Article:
Vasopressin causes endothelium-dependent relaxations of the canine basilar artery.
The effect of synthetic 8-arginine vasopressin (vasopressin) was studied in isolated canine basilar, left circumflex coronary, and femoral arteries of the dog. Vascular rings with and without endothelium were suspended for isometric tension recording in physiological salt solution. The removal of the endothelium was confirmed by the absence of relaxations induced by either thrombin (basilar arteries) or acetylcholine (coronary and femoral arteries). In the basilar artery, vasopressin induced concentration-dependent inhibition of myogenic tone. In basilar and coronary arteries, the hormone caused concentration-dependent relaxations during contractions evoked by prostaglandin F2 alpha. In femoral arteries, vasopressin caused contraction. After removal of the endothelium, the inhibitory responses to vasopressin were abolished in basilar arteries and significantly reduced in left circumflex coronary arteries. The contractions of femoral arteries were not affected by endothelium removal. The V1-vasopressinergic antagonist d(CH2)5Tyr(Me)AVP prevented the inhibitory response to vasopressin, but did not alter endothelium-dependent relaxations of basilar arteries caused by adenosine diphosphate. These results demonstrate that the endothelial cells mediate relaxation induced by vasopressin via specific V1-vasopressinergic receptors.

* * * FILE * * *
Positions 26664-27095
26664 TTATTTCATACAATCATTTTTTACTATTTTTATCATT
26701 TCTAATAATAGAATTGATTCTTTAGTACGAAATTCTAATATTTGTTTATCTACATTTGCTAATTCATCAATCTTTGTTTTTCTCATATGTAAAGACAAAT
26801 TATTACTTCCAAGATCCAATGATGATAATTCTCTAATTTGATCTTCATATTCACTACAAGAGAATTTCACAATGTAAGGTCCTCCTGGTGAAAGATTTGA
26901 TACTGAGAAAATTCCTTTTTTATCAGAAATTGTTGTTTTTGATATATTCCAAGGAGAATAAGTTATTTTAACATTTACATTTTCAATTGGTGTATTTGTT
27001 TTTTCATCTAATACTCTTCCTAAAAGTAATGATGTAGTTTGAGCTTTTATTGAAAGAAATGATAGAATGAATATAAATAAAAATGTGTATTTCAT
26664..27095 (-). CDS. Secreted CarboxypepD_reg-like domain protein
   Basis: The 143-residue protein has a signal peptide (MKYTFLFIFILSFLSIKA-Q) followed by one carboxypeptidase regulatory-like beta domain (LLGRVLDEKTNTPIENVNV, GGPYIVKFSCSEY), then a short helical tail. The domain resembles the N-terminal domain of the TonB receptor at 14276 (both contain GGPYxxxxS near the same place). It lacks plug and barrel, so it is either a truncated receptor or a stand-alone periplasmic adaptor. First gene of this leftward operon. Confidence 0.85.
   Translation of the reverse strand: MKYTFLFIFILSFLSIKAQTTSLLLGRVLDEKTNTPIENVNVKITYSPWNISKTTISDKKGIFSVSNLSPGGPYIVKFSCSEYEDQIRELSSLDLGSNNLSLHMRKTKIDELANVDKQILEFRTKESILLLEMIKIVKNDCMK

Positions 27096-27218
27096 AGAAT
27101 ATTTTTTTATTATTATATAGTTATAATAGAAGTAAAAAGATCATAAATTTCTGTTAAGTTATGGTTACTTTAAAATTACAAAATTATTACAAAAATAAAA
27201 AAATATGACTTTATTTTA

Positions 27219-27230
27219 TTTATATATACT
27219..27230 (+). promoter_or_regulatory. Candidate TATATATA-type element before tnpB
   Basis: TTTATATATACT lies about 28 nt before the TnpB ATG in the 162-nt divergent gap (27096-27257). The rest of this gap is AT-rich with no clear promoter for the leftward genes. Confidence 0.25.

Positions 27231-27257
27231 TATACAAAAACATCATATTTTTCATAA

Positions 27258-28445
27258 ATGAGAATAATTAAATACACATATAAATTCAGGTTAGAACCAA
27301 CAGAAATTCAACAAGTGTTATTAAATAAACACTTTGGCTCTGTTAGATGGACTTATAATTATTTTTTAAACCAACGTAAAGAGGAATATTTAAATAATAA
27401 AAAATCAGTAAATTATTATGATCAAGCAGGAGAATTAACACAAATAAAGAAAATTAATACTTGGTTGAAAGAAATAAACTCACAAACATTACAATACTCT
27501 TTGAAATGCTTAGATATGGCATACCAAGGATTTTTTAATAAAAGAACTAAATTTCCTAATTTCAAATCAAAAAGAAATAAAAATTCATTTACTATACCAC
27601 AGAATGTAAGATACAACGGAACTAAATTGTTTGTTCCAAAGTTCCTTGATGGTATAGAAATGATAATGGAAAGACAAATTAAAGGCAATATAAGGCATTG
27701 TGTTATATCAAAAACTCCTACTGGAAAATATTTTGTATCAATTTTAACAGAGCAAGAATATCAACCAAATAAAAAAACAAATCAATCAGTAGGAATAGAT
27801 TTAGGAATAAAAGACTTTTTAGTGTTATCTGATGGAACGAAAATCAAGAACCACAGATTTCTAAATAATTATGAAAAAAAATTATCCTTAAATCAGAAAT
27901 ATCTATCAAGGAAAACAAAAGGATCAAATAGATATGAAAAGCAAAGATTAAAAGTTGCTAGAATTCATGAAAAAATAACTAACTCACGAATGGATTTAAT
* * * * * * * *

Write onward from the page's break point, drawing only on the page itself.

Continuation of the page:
- Copyright © 1984 by American Heart Association